This path can be called scholastic Buddhism. To be objective in the learning of the Dhamma itself. It is easier to let go of the raft like this in the end. It is also easier to be able to come to terms with the existence of so many different schools and traditions of Buddhism that some would have contradictions in Dhamma. To practice the Dhamma however, does require one to choose a path. Whether one chooses Varjayana, Mahayana, or Theravada or Early Buddhism (the common suttas amongst the traditions, basically Theravada without relying on commentaries and Abhidhamma which may contradict with the Sutta and Vinaya), one can totally practice it well. The worst thing might be to learn Buddhism and not practise the Dhamma. Like mentioned in the sutta above, it is to the long-term harm and suffering to those who wrongly grasp the Dhamma.

To learn Buddhism also enables one to teach more effectively. However it is also possible to just learn the Dhamma, practise, realize, and then teach. That would perhaps be a more direct and effective way.

Anyway, just keep on practising! And if you are serious in knowing the Dhamma objectively, take up Buddhism!

Friday, April 17, 2015

Earth Hour Metta Meditation

28th March 2015, Saturday night was Earth Hour, from 8:30pm-9:30pm. Kong Meng San Phor Kark See Monastery Gratitude Corner organized a special observance of the Earth Hour: Metta Meditation. Instead of the usual celebratory festival mood, it is suitable for Buddhists to have a more serious approach to a reminder event.

24 participants sat in the open, behind the Hall of Great Compassion. It's a great way to be in touch with the outside air again and to remind us.

The reminder is to have us remember to live a lifestyle that is consistent with a sustainable planet. To have lifestyle change, first our actions has to change, our actions is also influenced by our speech, which is influenced by our thoughts and it all sprang from our views. Inline with that, the Green education part was from 7pm onwards until 8:30pm. There was a 21 minute video of glacier melting, the interdependence of climate change, hope for a green future, evidences of rebirth into humans and the call for working together to have a solution. Together these videos achieved the goal of having the green view of the participants.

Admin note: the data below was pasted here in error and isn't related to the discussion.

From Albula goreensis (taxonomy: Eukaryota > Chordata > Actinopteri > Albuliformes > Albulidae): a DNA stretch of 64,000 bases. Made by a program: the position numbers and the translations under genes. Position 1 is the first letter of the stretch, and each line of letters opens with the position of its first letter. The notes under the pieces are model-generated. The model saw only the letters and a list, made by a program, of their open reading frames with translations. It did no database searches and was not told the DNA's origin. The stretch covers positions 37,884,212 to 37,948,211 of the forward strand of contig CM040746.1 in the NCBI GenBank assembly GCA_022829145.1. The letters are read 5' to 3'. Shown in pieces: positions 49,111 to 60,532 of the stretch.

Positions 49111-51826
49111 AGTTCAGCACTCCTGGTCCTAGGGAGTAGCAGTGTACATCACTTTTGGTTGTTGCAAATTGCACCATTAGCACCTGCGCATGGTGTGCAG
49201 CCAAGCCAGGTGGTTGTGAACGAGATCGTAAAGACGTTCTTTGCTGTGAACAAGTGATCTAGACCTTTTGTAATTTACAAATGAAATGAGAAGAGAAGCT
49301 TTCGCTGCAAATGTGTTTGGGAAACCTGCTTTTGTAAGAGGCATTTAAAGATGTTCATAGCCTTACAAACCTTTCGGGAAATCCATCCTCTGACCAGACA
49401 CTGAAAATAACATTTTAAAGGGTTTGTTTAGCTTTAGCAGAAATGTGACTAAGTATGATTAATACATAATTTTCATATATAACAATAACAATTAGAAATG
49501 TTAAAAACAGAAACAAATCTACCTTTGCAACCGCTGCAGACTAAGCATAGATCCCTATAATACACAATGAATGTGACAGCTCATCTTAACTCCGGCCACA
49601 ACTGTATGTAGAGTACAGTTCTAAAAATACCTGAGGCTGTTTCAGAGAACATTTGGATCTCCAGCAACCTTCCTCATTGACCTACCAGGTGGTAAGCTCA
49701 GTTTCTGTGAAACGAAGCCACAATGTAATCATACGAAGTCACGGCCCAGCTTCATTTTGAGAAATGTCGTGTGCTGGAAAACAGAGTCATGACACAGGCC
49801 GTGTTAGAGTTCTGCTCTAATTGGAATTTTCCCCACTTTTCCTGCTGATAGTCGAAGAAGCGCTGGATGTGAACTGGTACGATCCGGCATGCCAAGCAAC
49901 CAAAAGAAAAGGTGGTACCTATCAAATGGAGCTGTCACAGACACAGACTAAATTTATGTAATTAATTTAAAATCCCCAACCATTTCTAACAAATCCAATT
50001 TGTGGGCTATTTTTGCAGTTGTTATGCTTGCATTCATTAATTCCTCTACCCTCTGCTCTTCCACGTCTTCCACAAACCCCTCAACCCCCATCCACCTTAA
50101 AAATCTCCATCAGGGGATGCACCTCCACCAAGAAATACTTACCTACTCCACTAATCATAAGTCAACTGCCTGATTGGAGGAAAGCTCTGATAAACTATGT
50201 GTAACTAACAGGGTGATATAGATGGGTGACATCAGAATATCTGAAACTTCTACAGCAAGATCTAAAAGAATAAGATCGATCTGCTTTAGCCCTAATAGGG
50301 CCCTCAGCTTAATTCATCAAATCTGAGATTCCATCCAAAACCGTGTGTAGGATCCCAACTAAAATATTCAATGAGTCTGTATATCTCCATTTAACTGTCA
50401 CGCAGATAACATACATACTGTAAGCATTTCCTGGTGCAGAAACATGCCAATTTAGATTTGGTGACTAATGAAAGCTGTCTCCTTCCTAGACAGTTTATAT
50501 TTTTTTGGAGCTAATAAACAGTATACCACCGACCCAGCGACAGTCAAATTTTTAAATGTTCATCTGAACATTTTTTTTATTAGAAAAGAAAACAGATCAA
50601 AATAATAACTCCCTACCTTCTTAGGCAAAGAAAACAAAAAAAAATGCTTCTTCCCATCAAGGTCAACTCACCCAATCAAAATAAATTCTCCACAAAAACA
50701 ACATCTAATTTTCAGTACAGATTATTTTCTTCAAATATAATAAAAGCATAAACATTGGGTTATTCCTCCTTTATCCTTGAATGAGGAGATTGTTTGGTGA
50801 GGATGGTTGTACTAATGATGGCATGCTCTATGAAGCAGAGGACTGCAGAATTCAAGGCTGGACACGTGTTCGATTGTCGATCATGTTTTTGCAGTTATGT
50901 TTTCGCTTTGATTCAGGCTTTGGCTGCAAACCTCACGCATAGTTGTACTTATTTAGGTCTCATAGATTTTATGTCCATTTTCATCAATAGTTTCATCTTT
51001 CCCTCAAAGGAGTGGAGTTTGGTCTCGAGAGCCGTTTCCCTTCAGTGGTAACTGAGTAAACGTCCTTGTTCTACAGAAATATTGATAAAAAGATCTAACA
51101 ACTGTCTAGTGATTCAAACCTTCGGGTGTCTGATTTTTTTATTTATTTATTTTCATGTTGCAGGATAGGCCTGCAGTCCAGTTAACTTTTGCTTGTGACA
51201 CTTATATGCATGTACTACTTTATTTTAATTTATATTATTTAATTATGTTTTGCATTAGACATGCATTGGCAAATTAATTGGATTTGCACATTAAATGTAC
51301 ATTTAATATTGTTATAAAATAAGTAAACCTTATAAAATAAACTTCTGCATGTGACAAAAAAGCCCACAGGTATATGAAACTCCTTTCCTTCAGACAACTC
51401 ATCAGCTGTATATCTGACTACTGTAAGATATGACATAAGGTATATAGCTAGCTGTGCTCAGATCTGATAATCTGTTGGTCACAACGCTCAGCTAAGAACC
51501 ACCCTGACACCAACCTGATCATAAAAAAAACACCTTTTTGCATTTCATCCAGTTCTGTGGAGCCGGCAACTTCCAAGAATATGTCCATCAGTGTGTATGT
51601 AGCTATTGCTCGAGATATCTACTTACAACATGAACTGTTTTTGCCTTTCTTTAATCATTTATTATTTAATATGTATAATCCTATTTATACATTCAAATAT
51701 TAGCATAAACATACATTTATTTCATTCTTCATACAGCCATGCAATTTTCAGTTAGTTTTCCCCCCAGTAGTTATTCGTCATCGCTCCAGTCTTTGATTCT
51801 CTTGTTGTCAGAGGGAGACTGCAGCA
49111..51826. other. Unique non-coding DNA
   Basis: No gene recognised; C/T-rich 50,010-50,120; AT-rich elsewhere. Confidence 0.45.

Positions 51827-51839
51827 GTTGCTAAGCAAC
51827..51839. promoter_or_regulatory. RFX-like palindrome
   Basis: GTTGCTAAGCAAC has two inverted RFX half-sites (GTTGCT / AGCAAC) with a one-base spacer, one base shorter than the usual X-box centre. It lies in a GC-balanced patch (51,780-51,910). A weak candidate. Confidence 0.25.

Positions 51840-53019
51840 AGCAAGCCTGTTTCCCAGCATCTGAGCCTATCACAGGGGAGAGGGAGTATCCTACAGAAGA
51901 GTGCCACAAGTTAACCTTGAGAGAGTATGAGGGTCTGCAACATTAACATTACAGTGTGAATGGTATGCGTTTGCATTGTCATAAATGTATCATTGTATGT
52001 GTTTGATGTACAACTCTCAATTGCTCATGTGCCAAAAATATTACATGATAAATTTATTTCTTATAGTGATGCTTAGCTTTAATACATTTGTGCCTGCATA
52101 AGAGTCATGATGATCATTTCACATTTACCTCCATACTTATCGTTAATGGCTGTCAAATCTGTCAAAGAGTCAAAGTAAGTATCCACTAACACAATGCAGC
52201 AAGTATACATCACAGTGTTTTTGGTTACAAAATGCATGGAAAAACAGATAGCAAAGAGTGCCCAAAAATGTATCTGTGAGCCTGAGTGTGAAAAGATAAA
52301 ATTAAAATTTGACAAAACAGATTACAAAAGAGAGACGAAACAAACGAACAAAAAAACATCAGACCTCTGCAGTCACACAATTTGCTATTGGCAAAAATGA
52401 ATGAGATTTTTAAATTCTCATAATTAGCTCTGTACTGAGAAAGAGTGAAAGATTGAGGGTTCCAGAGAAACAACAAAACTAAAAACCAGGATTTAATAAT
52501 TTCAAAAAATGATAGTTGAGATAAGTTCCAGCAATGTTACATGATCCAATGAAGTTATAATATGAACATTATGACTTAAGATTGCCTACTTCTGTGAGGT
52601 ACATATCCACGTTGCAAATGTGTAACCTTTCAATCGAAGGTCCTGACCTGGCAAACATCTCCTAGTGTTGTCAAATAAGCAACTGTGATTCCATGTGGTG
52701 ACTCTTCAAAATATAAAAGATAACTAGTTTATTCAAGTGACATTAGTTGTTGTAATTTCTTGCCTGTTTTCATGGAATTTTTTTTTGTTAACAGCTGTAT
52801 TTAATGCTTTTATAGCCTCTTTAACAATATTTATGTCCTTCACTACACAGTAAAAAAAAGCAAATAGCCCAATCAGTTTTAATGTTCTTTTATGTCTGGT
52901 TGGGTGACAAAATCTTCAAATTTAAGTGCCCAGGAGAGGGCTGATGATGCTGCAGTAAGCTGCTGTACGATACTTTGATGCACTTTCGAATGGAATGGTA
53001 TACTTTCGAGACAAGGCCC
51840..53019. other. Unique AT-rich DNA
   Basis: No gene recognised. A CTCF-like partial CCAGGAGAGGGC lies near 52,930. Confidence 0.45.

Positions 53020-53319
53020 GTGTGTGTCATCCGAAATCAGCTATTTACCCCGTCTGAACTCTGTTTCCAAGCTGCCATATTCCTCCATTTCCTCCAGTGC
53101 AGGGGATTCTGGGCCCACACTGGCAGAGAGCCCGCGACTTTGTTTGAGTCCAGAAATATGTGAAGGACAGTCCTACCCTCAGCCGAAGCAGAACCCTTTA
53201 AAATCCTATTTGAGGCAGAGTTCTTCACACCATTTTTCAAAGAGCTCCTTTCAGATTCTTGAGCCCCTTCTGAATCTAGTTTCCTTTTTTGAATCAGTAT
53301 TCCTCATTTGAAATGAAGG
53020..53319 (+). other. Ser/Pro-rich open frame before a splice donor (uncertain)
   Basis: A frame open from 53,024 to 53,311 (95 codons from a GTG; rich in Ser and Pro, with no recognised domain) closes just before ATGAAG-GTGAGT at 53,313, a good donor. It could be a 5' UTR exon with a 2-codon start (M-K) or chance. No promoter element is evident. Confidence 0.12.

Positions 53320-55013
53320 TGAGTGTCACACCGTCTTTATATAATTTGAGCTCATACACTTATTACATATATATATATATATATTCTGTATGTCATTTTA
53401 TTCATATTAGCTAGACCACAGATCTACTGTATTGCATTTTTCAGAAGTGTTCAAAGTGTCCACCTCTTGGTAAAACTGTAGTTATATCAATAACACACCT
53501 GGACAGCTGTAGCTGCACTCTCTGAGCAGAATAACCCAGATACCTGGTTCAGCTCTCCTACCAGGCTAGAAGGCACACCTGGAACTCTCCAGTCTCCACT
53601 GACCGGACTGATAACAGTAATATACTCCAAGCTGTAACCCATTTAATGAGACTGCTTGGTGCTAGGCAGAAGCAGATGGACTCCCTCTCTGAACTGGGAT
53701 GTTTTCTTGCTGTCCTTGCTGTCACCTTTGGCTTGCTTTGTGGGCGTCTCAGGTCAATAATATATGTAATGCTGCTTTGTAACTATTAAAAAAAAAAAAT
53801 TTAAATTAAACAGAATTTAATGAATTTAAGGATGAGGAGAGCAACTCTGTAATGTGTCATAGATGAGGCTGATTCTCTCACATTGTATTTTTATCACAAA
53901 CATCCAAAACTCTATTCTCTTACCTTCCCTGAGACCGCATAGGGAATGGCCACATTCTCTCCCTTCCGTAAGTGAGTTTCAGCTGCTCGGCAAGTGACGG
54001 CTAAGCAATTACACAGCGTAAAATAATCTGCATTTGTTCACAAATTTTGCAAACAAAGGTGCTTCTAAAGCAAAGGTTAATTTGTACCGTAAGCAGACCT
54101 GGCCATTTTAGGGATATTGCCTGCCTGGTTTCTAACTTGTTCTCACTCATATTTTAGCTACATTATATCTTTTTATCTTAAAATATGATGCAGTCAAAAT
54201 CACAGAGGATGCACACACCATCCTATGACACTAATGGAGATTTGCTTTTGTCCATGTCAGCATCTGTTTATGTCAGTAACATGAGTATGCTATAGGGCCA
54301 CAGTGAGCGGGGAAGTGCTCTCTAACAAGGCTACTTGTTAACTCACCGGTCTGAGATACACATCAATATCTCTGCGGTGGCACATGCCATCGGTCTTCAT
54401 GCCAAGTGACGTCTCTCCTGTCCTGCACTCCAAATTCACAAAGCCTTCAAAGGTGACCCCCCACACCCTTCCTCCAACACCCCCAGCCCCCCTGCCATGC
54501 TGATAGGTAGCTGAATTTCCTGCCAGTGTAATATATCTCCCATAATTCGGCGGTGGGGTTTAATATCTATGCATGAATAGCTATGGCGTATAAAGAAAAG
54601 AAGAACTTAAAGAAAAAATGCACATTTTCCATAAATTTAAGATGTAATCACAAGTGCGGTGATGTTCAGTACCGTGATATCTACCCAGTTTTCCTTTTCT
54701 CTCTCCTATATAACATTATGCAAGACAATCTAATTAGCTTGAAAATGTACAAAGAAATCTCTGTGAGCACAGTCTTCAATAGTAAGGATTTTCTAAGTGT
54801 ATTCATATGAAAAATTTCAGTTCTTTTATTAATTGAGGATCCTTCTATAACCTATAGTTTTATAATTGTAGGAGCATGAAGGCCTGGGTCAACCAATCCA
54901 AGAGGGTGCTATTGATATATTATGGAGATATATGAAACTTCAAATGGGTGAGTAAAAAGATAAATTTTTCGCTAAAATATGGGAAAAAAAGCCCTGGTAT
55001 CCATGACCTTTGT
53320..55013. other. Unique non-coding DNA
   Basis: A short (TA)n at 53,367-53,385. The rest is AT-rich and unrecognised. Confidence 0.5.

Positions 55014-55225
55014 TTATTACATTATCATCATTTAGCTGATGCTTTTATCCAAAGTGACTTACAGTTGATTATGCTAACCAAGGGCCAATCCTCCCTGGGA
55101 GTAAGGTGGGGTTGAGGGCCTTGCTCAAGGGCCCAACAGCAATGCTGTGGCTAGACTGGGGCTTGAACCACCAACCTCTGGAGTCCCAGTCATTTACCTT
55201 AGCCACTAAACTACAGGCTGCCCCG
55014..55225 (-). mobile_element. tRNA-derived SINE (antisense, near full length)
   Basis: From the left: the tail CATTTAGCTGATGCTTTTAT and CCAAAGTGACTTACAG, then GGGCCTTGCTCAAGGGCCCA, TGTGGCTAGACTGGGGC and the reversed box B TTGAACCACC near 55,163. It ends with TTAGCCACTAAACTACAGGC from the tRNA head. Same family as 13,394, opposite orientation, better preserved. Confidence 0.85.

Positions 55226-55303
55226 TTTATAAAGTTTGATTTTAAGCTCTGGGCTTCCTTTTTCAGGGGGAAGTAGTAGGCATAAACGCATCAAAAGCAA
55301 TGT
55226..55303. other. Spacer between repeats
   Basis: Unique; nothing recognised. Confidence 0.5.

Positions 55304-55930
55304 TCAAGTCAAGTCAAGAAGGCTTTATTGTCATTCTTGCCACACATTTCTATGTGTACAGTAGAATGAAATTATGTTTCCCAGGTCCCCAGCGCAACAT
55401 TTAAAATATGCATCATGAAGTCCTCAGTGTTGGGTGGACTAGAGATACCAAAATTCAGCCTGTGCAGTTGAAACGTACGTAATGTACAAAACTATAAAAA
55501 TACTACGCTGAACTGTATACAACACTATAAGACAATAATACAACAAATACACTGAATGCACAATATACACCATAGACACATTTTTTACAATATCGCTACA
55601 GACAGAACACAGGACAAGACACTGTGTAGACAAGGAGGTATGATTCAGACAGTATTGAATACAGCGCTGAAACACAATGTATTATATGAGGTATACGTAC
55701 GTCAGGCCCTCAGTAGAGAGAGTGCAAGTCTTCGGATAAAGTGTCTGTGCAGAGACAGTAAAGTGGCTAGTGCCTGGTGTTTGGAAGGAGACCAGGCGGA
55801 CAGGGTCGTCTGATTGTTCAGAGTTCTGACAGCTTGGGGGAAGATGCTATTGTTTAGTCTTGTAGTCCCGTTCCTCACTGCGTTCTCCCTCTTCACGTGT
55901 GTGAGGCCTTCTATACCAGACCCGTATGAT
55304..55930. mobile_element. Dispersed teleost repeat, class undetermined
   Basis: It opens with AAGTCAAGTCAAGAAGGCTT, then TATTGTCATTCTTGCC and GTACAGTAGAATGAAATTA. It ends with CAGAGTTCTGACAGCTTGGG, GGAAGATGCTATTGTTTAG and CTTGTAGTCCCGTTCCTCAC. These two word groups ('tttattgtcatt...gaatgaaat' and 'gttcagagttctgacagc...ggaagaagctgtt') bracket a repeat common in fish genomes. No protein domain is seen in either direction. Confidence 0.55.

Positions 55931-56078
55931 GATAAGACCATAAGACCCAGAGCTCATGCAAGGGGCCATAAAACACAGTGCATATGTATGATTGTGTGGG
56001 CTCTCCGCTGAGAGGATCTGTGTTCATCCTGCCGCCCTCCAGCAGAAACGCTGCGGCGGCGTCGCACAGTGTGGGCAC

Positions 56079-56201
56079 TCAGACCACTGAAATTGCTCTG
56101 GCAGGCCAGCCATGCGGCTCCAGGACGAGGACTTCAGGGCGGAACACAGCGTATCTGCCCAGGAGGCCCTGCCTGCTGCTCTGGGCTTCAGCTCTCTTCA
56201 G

There are also poster stands, presenting a story in the Vinaya, Culla Vagga about how the order of the Sangha had been environmentally conscious. In the story, Ananda described how they reuse their old robes by turning them into cover sheets. With the old cover sheets becoming floor sheets, then covers for pillows and mattress, foot towels, then dusters, and finally, the old dusters are shredded up knead into mud and spread out on the flooring.

This shows the level of commitment that Buddha has for environmental protection.

We also had a time to show the official Earth Hour 2015 video! The point of Earth Hour is not to be green only during this hour, but to go beyond the hour, to commit to a greener lifestyle for the coming year and recommit every year!

Then Venerable Chuan Guan gave us a Dhamma talk about how practicing the Dhamma and turning off air-conditioner is one of the best ways to be green. In practicing non-greed, non-attachment, one is not bothered if the air-conditioning is turned on or not. An air-conditioner takes up to thousands of watts of electricity, and most of the other appliances in our home takes up to a few to a hundred watts of electricity. Or compare it with a standing fan of only 75 watts!

We are also introduced to the concept of Metta Meditation and how by realizing that we are all living in a small fishbowl, whatever we throw at the earth, is actually throwing at our small fishbowl. We are all interdependent, thus having love for us and other sentient beings means having to include loving the small fishbowl that we live in.

Metta Meditation is the training in loving-kindness, having the sincere wish for all beings to be well and happy without any expectations. During the one hour, actual Earth Hour, we had a guided Metta meditation sitting in the dark. Metta Round the World had been our supporter, spreading the idea for this event to all of it's participating organisations all around the world!

The photograph is adjusted for longer exposure so the sky seems brighter than what the naked eye sees. There is an unexpected glow from the dragon as well.
Our photographer had taken the rare opportunity of total darkness in the monastery to capture breathtaking pictures. And our participants and volunteers feedback that the event was meaningful and wishes to have it next year again!